The fifth circle is a place, where an important meeting happens. Dante and Virgil witness the earthquake; the soul they meet explains them that the mountain is shaking when the penitent is purified from sins and starts climbing up. There is always the desire to move further, but the thirst for suffering in Purgatory replaces the craving for pleasure and hinders the soul. It appeared that the speaker is a poet Statius, who is believed to be secretly converted to Christianity and, unlike Virgil, has found the way to Heaven. Statius is one of the alter ego of the author: a poet, converted from pagan to Christian religion. In comparison with Inferno, where the souls were not subjected to changes, in Purgatory, the souls had the possibility to be transformed. In Purgatory begins the ascent to spiritual freedom and self-determination, first slowly and then faster and faster. While in Inferno the night predominates, in Purgatory, the day changes the night, as well as in real life and history (Boccassini, 2014). Dante’s consciousness also begins to change; it absorbs new knowledge, necessary for the education of his soul.
All this description of the circles and the very existence of Purgatory between Hell and Paradise means that God has given a person the ability to think and analyze his/her behavior and actions. Basically, a human is free to choose between sin and righteousness, as Purgatory is the place for the souls who have sooner or later repented their sins and received the opportunity to reach Paradise after the stay in Purgatory. In other words, the soul has the freedom of choice, but performing certain actions in the physical world through the physical body; thus, the soul is sometimes blind and can make mistakes. People can sometimes guess what is allowed to them and what is fatally dangerous and wrong. However, an inexperienced soul is in danger of making the wrong choice, because it does not know how to live in a right way (Barolini, 2014). But in Purgatory, it has the ability to improve, heal, purify, analyze its mistakes, made on Earth, and choose the right path.
Love as the Source of Good and Evil
When Dante reaches the fourth circle of Purgatory, that is, the half way of purification, Virgil presents him the classification of sins. Here, the degree of sinfulness commensurates with good, not with evil; the love for good is an ideal, which should correspond to the activities of soul. The human beings are created by God according to His image and likeness, and if God is love in His essence, every person must be full of love. Conforming to Dante, love is natural and mental. Admittedly, nature does not make mistakes; it loves what it loves, while the spiritual can be mistaken (Simone, 2014). Love may be evil or good. Since it is impossible to wish harm to oneself, the first kind of love is limited to the evil towards others as a form of self-love at the expense of others. Contrary to that, the selfish love results in the appearance of pride, envy, and wrath, the sins that are being atoned in the first three circles of Purgatory. It is also possible to love the good but in a wrong way. If love for the true good is not strong, then this slothfulness and passivity is redeemed in the fourth circle. Moreover, the need for motion tirelessly helps the sinners to move forward. The excess of love for the true good is impossible, therefore, the excess of love for the false good is common (Simone, 2014). Hence, these sins are redeemed in the three upper circles.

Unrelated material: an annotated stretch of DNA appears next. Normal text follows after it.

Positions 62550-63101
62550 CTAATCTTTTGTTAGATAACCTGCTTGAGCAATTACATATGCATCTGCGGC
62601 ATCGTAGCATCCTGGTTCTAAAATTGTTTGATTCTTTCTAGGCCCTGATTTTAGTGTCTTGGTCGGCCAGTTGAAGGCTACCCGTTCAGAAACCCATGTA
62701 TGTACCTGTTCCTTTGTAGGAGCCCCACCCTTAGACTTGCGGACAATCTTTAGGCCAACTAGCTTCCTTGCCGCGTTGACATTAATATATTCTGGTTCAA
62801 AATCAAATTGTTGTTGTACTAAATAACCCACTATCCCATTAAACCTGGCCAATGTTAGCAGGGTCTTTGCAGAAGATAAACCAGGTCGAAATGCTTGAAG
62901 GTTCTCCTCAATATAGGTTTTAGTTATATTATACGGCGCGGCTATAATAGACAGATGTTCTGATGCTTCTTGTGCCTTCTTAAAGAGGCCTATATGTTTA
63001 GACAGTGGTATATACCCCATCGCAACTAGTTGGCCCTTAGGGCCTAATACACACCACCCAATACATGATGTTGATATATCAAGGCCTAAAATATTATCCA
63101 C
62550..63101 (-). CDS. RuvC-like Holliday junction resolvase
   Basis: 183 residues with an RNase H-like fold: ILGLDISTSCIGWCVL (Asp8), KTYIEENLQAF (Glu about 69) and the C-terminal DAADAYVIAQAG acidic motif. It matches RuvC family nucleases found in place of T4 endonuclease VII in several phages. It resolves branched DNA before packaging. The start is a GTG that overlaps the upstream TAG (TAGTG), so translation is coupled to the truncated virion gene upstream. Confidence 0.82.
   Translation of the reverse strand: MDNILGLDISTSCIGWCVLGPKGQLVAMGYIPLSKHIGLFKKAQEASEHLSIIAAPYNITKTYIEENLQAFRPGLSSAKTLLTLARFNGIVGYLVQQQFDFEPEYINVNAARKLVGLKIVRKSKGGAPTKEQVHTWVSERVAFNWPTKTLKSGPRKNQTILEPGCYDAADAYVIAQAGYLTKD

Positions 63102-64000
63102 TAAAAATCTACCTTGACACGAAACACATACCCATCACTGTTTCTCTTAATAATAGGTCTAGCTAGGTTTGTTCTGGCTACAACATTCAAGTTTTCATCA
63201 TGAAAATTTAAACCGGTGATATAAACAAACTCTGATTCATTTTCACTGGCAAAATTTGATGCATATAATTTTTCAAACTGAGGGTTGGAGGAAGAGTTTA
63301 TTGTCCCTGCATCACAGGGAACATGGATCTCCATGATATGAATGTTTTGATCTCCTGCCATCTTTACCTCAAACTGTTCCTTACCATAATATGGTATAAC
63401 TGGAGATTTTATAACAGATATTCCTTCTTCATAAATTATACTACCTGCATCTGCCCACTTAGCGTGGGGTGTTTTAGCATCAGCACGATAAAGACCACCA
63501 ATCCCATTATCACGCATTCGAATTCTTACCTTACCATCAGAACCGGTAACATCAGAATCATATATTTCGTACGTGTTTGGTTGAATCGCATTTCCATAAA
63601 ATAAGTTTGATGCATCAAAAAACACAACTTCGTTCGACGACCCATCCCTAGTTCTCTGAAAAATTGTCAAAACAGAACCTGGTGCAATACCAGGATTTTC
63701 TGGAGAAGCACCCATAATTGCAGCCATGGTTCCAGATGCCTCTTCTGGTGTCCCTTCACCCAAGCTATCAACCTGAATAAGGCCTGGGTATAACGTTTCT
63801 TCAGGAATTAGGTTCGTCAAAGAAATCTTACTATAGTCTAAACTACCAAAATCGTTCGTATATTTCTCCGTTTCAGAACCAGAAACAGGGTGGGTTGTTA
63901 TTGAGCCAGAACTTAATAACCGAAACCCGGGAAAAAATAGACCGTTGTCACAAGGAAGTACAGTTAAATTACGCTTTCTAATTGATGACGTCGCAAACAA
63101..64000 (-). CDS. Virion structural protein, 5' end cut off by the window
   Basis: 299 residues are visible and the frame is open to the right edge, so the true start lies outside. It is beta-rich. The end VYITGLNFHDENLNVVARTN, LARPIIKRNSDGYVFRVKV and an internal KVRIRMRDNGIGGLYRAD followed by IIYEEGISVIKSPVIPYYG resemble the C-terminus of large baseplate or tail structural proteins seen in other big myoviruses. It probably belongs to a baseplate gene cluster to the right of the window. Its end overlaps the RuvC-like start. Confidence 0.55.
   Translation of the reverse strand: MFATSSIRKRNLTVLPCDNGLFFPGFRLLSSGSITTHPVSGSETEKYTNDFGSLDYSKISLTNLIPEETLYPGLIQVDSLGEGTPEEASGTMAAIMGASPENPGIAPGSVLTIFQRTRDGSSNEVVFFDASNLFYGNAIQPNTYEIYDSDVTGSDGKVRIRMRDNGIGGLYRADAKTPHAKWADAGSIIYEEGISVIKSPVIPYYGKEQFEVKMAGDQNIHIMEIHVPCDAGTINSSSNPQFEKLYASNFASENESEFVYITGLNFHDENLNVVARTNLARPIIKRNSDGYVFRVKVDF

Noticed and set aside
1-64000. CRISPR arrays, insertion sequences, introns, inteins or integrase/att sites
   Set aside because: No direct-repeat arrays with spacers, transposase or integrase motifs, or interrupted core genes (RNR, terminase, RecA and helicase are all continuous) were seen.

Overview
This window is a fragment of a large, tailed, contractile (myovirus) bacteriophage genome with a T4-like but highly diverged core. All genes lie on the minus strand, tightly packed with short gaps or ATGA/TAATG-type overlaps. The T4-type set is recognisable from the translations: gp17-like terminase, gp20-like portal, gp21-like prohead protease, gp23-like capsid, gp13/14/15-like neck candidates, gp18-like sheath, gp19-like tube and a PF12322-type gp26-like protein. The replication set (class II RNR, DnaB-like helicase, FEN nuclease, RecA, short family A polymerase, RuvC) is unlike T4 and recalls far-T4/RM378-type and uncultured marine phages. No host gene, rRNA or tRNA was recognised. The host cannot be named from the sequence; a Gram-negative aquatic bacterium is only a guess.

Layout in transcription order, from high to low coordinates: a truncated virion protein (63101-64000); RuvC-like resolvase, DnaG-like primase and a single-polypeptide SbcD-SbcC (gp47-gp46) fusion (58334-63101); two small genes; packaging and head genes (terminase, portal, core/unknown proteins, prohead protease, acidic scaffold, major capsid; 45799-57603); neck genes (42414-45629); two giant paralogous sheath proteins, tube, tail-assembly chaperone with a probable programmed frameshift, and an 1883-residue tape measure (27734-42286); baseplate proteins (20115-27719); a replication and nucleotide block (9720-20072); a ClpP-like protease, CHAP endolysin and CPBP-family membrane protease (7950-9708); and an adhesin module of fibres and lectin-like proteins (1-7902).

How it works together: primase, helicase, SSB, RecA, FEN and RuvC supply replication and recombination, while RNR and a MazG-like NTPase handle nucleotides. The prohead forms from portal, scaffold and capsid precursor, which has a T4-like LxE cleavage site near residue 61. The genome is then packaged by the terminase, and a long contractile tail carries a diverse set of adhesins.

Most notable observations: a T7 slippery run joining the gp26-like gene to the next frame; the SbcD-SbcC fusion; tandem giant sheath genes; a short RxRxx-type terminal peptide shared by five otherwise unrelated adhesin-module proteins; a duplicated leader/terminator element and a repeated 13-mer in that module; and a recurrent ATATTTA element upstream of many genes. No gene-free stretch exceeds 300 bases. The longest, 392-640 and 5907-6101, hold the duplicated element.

Virgil answers the question, what is love as such. Love is given to the soul as its natural disposal. If the external image attracts the soul, then it penetrates into its inner world and becomes the center of attraction; in other words, it captivates the soul. Such natural captivity is called love. But at the same time, all things or beings seek their natural environment; for example, fire goes upwards. The captivated soul is attracted by the desire to be connected with the world of spirit, and it is also the manifestation of love. The opinion of those who say that love is always justified is ridiculous. Strictly speaking, the first natural inclinations are not subject to the judgements, as further preferences lie on the conscience of a person as a being with free will. Virgil’s explanation of the essence of love, tying together the threads of supreme love and free will, gives a preliminary solution to the problem, which worried the Christian thinkers during all ages. Not without reason, Dante uses scholastic terminology while speaking about love: the 13th century has accumulated considerable experience in the analysis of the philosophical passions and abilities of the soul. Further, the next steps in discovering the mysteries of love are made by Beatrice, the symbol of heavenly wisdom (Alighieri, 2003).